Automatic License Plate Recognition (ALPR) google
Automatic License Plate Recognition (ALPR) has been a frequent topic of research due to many practical applications. However, many of the current solutions are still not robust in real-world situations, commonly depending on many constraints. This paper presents a robust and efficient ALPR system based on the state-of-the-art YOLO object detection. The Convolutional Neural Networks (CNNs) are trained and fine-tuned for each ALPR stage so that they are robust under different conditions (e.g., variations in camera, lighting, and background). Specially for character segmentation and recognition, we design a two-stage approach employing simple data augmentation tricks such as inverted License Plates (LPs) and flipped characters. The resulting ALPR approach achieved impressive results in two datasets. First, in the SSIG dataset, composed of 2,000 frames from 101 vehicle videos, our system achieved a recognition rate of 93.53% and 47 Frames Per Second (FPS), performing better than both Sighthound and OpenALPR commercial systems (89.80% and 93.03%, respectively) and considerably outperforming previous results (81.80%). Second, targeting a more realistic scenario, we introduce a larger public dataset, called UFPR-ALPR dataset, designed to ALPR. This dataset contains 150 videos and 4,500 frames captured when both camera and vehicles are moving and also contains different types of vehicles (cars, motorcycles, buses and trucks). In our proposed dataset, the trial versions of commercial systems achieved recognition rates below 70%. On the other hand, our system performed better, with recognition rate of 78.33% and 35 FPS. …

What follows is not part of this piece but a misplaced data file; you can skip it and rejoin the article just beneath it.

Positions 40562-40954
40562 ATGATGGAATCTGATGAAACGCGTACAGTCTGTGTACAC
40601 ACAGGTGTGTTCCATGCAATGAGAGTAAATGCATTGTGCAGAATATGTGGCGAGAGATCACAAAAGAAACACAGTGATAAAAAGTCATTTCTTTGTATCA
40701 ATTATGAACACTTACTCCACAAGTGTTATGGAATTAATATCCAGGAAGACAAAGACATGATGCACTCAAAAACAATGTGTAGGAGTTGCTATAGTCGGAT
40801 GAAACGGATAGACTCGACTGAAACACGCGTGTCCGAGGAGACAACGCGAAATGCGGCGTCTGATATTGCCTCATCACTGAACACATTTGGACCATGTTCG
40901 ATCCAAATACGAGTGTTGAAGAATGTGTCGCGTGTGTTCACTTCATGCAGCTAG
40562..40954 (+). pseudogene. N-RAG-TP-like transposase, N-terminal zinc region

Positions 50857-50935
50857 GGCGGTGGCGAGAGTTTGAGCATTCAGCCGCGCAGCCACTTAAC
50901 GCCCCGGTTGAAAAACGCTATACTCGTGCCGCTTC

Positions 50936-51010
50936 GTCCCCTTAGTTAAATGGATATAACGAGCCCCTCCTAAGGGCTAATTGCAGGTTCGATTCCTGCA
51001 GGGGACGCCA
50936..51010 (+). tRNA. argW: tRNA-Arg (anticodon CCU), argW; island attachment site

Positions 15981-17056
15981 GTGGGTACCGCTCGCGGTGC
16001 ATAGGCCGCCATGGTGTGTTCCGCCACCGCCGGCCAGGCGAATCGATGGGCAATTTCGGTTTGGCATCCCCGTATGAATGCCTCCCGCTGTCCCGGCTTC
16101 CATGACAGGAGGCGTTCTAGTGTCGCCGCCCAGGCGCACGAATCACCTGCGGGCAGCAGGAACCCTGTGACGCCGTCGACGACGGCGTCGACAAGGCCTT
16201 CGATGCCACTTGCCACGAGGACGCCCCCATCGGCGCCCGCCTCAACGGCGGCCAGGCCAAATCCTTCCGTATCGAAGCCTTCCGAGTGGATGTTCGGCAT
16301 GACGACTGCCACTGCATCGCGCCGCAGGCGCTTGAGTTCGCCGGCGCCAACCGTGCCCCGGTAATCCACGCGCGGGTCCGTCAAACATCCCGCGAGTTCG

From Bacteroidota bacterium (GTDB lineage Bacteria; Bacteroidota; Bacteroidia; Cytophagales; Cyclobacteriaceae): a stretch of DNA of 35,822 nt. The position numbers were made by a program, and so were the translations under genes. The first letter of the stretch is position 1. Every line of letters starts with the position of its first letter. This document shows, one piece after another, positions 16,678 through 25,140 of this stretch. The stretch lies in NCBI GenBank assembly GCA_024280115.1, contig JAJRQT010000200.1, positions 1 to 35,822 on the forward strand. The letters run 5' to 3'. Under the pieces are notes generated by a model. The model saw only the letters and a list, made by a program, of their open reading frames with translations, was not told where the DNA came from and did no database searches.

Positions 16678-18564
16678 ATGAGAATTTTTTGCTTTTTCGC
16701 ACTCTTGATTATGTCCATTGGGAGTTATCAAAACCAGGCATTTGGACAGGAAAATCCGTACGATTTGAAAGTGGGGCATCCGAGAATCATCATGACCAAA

PaloBoost google
Stochastic Gradient TreeBoost is often found in many winning solutions in public data science challenges. Unfortunately, the best performance requires extensive parameter tuning and can be prone to overfitting. We propose PaloBoost, a Stochastic Gradient TreeBoost model that uses novel regularization techniques to guard against overfitting and is robust to parameter settings. PaloBoost uses the under-utilized out-of-bag samples to perform gradient-aware pruning and estimate adaptive learning rates. Unlike other Stochastic Gradient TreeBoost models that use the out-of-bag samples to estimate test errors, PaloBoost treats the samples as a second batch of training samples to prune the trees and adjust the learning rates. As a result, PaloBoost can dynamically adjust tree depths and learning rates to achieve faster learning at the start and slower learning as the algorithm converges. We illustrate how these regularization techniques can be efficiently implemented and propose a new formula for calculating feature importance to reflect the node coverages and learning rates. Extensive experimental results on seven datasets demonstrate that PaloBoost is robust to overfitting, is less sensitivity to the parameters, and can also effectively identify meaningful features. …

K-Beam Subgradient Descent google
Minimax optimization plays a key role in adversarial training of machine learning algorithms, such as learning generative models, domain adaptation, privacy preservation, and robust learning. In this paper, we demonstrate the failure of alternating gradient descent in minimax optimization problems due to the discontinuity of solutions of the inner maximization. To address this, we propose a new epsilon-subgradient descent algorithm that addresses this problem by simultaneously tracking K candidate solutions. Practically, the algorithm can find solutions that previous saddle-point algorithms cannot find, with only a sublinear increase of complexity in K. We analyze the conditions under which the algorithm converges to the true solution in detail. A significant improvement in stability and convergence speed of the algorithm is observed in simple representative problems, GAN training, and domain-adaptation problems. …

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